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A Sea of Stars

 Teenaged. Clinomaniac. Caffeine Addicted. Fangirl. Bibliomaniac. Introverted. 

 

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Pull

Pull - Anne Riley

**A copy of this book was provided by the publisher via Netgalley in exchange for an honest review**


This book wasn't quite what I expected - from the lack of time-travel as seen in popular fiction to the villains. I struggled through the first 100 pages or so (my copy didn't have page numbers, so I'm ballparking here), and I was pretty much ready to give up. There was little time-travel elements at that point, it was mainly focusing on Rosie's brother's myriad of problems, and the family dealing with the loss of their grandfather. Which, frankly, while not particularly bad, was getting depressing and wasn't something for which I had signed up. But I checked to see if this was a series and seeing that it is a standalone prompted me to keep going. That, and it might not have the best writing, but it read pretty fast and kept you interested, after the action picked up a bit. And in the end, it was a pretty decent read.

So basically there's this group of super-special folks who can "Pull" time back to correct a recent event called Servatores, and they formed from a group of these meta-humanesque types back in Nero's day. Enter some Biblical referencing, in which the fallen angels most likely paired up with some humans to create half demon spawn, and eventually one of their descendants gave birth to...Nero. Yup.That Nero. Now Nero, being roughly 1/500(or whatever) demon, decides that messing with black magic is the way to go. And these humans that he infects with this black sorcery are these creepy zombie/human/beasties things called Mortiferi. The Servatores formed from the meta-humanesque group in order to combat these Mortiferi, and they've been going at it ever since. Why exactly the Servatores can rewind time is never really explained. And yeah, the above is a trip down crazy lane, but when you're reading it in the book, it doesn't come across as quite so crazy?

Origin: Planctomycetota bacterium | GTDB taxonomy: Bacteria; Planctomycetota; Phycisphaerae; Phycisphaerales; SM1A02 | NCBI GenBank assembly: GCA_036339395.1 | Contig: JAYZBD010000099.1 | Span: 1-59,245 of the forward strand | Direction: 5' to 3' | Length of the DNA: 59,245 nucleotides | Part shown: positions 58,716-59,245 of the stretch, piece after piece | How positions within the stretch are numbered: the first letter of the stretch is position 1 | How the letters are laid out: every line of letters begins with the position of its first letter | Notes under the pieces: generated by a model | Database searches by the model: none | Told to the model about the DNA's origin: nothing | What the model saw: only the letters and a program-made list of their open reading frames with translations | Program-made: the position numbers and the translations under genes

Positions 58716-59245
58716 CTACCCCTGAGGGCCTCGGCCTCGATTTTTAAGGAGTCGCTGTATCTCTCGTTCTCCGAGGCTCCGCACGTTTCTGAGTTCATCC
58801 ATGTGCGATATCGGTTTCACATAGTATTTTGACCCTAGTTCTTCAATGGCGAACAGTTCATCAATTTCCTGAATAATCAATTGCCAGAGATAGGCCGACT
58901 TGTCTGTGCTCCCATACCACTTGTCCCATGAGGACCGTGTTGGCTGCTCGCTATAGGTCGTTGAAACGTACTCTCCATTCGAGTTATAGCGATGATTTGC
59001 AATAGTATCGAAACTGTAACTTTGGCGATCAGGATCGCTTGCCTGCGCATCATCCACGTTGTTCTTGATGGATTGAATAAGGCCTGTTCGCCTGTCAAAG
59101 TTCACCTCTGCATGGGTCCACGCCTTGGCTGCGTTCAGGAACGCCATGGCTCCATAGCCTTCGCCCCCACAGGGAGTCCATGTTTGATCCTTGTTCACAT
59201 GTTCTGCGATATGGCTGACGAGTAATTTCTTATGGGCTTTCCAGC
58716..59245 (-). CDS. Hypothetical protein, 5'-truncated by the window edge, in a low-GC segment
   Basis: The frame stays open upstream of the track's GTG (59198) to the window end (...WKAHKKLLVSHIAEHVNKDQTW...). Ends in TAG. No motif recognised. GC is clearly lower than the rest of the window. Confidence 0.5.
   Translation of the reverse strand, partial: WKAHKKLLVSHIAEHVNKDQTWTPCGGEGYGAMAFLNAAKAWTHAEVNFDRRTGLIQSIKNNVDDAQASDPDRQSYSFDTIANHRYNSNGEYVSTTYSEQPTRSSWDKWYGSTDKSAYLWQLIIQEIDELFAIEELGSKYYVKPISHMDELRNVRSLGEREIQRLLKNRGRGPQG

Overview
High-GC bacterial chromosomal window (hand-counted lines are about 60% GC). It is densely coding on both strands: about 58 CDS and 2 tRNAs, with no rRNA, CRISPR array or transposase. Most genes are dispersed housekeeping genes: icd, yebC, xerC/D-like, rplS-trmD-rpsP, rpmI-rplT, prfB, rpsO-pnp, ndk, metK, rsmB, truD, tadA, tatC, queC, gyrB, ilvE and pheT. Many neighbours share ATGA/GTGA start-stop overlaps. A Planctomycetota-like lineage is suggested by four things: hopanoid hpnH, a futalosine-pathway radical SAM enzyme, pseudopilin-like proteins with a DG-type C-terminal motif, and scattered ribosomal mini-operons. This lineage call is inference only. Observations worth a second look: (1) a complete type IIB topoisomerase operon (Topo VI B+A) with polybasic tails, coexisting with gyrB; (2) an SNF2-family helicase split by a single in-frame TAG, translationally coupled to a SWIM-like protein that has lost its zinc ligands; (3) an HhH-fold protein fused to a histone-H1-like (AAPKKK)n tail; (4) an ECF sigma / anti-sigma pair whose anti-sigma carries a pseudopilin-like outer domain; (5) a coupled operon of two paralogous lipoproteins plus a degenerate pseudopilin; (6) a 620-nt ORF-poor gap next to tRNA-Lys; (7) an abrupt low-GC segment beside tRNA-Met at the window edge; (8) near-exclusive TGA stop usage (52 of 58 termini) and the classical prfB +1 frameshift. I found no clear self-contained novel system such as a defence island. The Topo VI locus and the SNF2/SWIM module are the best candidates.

There are groups of Servatores in all the big cities, but there's very few Servatores worldwide. The Servatores that are around try their bestest to rewind and fix deaths/abductions and Mortiferi related actions, but there's only a few, so they what? Literally run around the whole of their city and pick something they deem important to rewind?? Because "Pulling" back time is so exhausting, they can only do it once every couple hours, and they can't rewind time more than a few minutes at a time. The furthest back any Servatore group was ever able to rewind - all working together - was three hours. It just seems like it would be awfully hard to actually make a difference, but these guys sure try.

Okay, so Rosie's Granddad was a Servatore, and a really famous one, and he passes his talent on to Rosie, who is pretty hecka confused about the whole situation and is dealing with her dumb-ass brother's decisions and also trying to deal emotionally with losing her grandpa (and her slimy boyfriend waaah) all in the same day. Thankfully she eventually gets the local London Servatores to believe her story and convince them she's the real deal and get them to let her into their closely knit group.

The reasoning behind the Mortiferi's deal with the very upset man from Rosie's Grandpa's past was a little ridiculous. I mean, I know grief can make people do some crazy things, but this one is up there on that list. But anyways, of course eventually the Mortiferi show up in a big way and really start to muck things up, causing Rosie to have to "Pull" her weight in the Servatores to save everyone else's butt. (PUN INTENDED)

As far as the romance went, it wasn't bad, or mushy, or a main focus, so that was nice. I would have liked to have seen the team aspect played up even more, but what we did get of the London Servatore group working together was good.

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Nothing amazing or anything, but I did enjoy reading it.